Weaknesses: I had to take notes in order to follow the plot, and obviously left out a lot of the twists and turns. All I could think was “Really? Astrid is going to leave Valhalla (where her job is apparently welcoming the newly dead warriors) and live in a Viking hut somewhere folding Dane’s socks and cooking things in a pot over an open campfire? Huh.” Average middle school boy will not have these thoughts!

Wednesday

Boles, Philiana Marie. Glitz.
Ann Michelle’s parents were killed in a car accident, but she was born prematurely and survived. She lives with her upright, music teacher grandmother, goes to a nice school, has nice friends and a nice life. She loves music, and want some excitement in her life for once. It arrives in the form of Raq, awild child who has been brought to Toledo from Cincinnati by her foster parents. Raq also loves music and takes Ann Michelle to a concert, where they catch the eye of Piper, a hip hop artist, and his friends. Thus begins their wild ride-- they are off to Detroit to hear a recording session and make their way to New York City. Dubbed “Glitter” by Piper, in whom she is interested romantically, Ann Michelle doesn’t exactly approve of Raq’s scheming and stealing ways, but is loving being in the hip hop crowd. Glitter knows her grandmother is worried, but is more concerned about staying in the glamorous and exciting world... no matter what the cost.

Strengths: All my nice suburban students will adore this insight into the hip hop world, and while this could have had a lot of drugs and sex, it didn’t. There is a brief mention of Glitter turning down the advances of one of the singers, and Raq does steal, but that’s what they will find interesting.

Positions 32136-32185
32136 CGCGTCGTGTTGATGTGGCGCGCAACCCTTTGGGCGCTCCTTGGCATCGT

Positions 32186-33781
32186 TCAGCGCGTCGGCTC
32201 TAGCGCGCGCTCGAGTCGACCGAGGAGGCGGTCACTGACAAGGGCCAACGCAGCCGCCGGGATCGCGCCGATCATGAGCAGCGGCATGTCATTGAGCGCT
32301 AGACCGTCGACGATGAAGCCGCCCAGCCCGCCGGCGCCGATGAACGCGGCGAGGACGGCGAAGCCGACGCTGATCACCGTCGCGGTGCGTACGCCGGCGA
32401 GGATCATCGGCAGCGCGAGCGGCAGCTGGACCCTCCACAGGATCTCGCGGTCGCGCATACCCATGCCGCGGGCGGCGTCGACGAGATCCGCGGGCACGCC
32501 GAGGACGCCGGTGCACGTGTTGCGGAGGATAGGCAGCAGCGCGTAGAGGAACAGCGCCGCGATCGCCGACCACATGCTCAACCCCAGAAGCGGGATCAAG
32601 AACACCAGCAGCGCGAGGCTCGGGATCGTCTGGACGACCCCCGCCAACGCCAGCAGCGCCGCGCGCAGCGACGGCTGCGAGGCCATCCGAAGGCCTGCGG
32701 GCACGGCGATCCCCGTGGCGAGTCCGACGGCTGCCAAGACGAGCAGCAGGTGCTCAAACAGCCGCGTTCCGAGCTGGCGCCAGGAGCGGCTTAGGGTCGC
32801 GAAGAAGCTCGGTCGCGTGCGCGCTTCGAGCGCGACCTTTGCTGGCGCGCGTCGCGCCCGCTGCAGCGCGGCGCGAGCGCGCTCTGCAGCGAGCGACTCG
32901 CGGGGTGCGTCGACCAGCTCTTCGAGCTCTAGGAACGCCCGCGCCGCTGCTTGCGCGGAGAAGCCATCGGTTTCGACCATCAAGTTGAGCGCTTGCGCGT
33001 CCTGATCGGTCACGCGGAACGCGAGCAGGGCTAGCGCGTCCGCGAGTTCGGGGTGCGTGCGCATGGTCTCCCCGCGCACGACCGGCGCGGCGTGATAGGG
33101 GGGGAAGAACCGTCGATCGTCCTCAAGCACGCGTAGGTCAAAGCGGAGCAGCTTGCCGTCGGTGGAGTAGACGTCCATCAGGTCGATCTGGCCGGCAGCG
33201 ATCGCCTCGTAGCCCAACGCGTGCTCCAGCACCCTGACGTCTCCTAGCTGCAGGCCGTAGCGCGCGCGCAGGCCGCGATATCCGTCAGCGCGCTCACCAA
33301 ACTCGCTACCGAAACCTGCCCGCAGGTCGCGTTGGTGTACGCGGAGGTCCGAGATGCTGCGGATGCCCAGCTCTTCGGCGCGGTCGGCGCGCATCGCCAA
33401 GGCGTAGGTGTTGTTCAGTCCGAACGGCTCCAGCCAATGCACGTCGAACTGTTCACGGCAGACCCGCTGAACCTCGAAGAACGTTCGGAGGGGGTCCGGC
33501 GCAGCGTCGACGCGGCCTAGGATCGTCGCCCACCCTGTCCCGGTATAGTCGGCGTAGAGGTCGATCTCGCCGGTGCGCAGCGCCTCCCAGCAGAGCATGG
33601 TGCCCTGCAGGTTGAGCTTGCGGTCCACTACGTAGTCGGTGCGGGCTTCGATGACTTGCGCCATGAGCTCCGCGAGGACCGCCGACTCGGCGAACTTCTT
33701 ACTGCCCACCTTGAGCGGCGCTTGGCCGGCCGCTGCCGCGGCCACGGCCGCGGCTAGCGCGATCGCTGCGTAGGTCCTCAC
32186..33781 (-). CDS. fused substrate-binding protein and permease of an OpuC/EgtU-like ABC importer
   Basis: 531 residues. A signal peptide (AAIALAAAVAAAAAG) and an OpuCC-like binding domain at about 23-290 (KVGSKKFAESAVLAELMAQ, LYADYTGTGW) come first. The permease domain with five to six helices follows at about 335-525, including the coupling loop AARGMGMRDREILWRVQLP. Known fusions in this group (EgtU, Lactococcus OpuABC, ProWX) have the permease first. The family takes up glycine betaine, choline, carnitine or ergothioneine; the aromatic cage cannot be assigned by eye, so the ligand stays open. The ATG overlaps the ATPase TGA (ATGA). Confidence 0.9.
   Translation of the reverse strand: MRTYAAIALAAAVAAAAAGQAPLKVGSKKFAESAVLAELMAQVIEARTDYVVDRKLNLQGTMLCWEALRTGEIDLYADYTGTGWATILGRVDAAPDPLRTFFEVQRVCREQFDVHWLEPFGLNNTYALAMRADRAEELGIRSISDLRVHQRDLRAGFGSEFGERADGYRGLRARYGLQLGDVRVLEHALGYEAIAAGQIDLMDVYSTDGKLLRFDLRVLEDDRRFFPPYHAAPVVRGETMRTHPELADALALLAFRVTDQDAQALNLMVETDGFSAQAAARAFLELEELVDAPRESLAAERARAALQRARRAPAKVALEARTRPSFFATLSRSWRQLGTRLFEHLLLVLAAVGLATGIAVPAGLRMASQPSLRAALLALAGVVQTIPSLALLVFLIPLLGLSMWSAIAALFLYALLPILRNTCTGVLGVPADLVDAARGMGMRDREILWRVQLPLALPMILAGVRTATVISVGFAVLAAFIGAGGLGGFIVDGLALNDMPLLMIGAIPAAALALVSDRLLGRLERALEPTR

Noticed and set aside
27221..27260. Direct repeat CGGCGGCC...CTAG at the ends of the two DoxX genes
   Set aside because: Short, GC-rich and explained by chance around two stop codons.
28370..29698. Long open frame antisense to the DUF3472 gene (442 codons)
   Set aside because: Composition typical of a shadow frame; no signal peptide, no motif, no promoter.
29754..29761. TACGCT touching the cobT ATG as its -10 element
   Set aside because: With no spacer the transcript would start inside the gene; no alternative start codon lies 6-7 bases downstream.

Weaknesses: I had a hard time following the slang, and I preferred Boles’ Little Divas, but as I said, my students will love this.

Keaton, Kelly. Darkness Becomes Her.
Ari has never fit in at school, with her white-blonde hair and her foster parents who are bounty hunters and let her work with them, so she goes in search of her mother. She finds out information at the mental hospital where her mother committed suicide when Ari was four, and she is given a letter and box of her mother’s possessions. The note apologizes, and tells Ari to run. She does... down to New 2, which is the name for New Orleans after it has been destroyed by several hurricanes and been declared off-limits by the US government. Once in New 2, Ari realizes that she is more like the people here, and that her mother is right-- someone is after her. How can she escape the fate of generations of women in herfamily, all of whom had daughters and died before they were 21?

Strengths: Like the post-apocalyptic New Orleans setting, and the book is fast paced with interesting characters.
Weaknesses: Multiple uses of the f-bomb caused me to lose interest quickly. This book (received at a book look) will head off to the high school.

Tuesday

Kath, Natalie. The Summer I Lost It.
E-ARC from Net Galley, Publication Date 8/1/2011